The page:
Back in the day, a family doctor making a house call would probably carry his bag of medical equipment, knock on the door and take a seat next to the sick patient. They’d pull out their stethoscope, listen to the patient’s heart and breathing rhythm, inspect the patient’s eyes and ears and then close up their professional bag. They’d probably conclude the visit by saying: ‘Sally, I’m afraid you have the flu,’ or: ‘Mr Smith, stay away from any oily food until your stomach ache goes away.’
Neither Sally’s nor Mr Smith’s agenda affected the course of the visit and I bet they just ‘yessed’ and ‘noed the doctor’, following their orders, thinking ‘doctor knows best’. Nowadays, we have merely minutes to speak to our healthcare providers each visit, but we can use the time wisely and we can also influence the course of, and participate in, our own treatment by becoming the leader of our healthcare team.
Doctors and other healthcare practitioners (nurse practitioners, physician’s assistants and nurses) have only so much time to see each patient. Typically a visit to your primary care provider (PCP) will likely be 15 to 30 minutes, not to say that the visit can’t be extended if necessary. But you, the patient, can steer the course of the visit and be a captain of the team.
You can help your doctor understand how you work. Since our bodies work uniquely, you can help your healthcare provider diagnose and treat problems and refer you to appropriate services. Example: consider that when under stress, you recognise a tendency towards fatigue and have burning sensations in your abdomen. You’ve noticed this pattern every time. How helpful would it be for your provider, who may know how many bodies react under stress, know individualised information about how your body reacts? Potential medical exams saved. You don’t have to be your own doctor, but you can help them to help you.
An example from a commonplace conversation among friends: ‘I’m going for my annual physical this week,’ Joe chimed. Teasing him, Ted added: ‘You know that because you’re so old, you’re probably gonna need one of those prostate exams, like where the doc does his proctology deal’.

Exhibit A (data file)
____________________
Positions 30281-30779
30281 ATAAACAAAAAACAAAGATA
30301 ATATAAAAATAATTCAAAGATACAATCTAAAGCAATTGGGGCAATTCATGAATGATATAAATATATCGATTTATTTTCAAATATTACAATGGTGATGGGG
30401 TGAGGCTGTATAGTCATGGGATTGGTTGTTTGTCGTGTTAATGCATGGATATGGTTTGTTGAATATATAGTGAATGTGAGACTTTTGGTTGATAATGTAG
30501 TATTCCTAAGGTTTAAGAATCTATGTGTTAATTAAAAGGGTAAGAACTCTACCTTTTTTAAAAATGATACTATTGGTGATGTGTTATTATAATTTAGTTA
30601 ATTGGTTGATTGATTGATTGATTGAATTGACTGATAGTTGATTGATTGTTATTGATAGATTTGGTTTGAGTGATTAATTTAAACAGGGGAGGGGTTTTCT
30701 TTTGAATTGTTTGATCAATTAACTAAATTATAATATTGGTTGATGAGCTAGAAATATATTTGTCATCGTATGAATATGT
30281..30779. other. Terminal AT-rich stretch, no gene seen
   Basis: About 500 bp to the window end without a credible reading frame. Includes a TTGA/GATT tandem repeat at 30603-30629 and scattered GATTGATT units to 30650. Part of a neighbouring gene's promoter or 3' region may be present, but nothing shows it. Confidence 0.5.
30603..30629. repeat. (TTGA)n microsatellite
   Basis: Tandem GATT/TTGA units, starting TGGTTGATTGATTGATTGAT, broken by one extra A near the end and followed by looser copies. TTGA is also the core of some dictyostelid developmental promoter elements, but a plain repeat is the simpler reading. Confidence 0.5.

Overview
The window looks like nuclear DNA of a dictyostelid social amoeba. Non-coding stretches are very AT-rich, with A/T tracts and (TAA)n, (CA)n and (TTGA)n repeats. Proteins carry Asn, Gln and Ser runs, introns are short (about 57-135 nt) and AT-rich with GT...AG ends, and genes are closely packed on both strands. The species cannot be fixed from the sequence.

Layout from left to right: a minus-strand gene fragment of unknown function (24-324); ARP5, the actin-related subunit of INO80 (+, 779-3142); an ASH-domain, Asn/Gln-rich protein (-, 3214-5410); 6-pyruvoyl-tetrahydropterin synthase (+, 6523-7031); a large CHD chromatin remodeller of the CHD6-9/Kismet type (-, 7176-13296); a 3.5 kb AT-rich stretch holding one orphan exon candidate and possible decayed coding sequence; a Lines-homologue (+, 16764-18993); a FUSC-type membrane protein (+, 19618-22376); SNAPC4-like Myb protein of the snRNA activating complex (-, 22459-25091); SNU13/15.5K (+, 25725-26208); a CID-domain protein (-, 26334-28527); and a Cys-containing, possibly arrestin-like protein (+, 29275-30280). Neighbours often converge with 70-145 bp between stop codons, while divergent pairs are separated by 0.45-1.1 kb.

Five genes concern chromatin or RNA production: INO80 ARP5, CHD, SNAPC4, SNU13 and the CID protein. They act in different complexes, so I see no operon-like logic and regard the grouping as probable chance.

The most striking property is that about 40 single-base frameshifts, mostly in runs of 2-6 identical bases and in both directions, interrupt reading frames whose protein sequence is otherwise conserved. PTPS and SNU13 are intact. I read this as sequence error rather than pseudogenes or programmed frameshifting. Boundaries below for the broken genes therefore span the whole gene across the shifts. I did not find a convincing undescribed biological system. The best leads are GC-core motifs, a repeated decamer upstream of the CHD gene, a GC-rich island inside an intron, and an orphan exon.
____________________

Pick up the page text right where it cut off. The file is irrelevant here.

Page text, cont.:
‘Heck no, I’m not that old yet, and there’s no way I’m gonna ask the doc to do the exam. She should know how old I am and when I’m due for that stuff,’ Joe chuckled. Implying that his provider should know to ask these questions. This is what happens with doctor-patient communication: Someone doesn’t mention something; nothing gets addressed. Call it what you want, but Joe’s health may not be properly screened if he’s not proactive.
Joe is on target; his medical professional will likely check his age, see which tests he’s due for, etc. But by placing the onus on his provider, he is taking a back seat to his own self-care. What if he doesn’t bring up the fact that he may be due for this important preventive exam? Medical providers are human. They make mistakes; they see so many people each day. Let’s not expect them to remember all of the tests that we may need, because what if the test goes undone?
Another year until we have the opportunity to be screened? Silence or avoidance is not the most helpful route here. Nowadays, patients have more access to their own health information. We can truly become partners in our own healthcare.
Help them help you
- Before your visit, write down what you’re experiencing, when it started, anything that may have triggered it. And the questions you have.
- Bring this plus medical records, medical history and list of all meds.
- Talk about stressors in your life.
- Jot down notes during the visit.
- Ask for specific information: about specific medical conditions, risks/benefits/alternatives of treatments. Ask questions.
- Ask the provider to repeat information if necessary. Discuss your concerns.
Speak your needs
- Follow-up about findings from previous visits.
- Familiarise yourself on tests that may be given for your age group; ask if they will be performed
- When they say, ‘anything else’, ask anything that comes to mind.
Remember, it’s your health.
Randi Dublin, PhD is a licensed clinical psychologist with specific interests in behavioural medicine.
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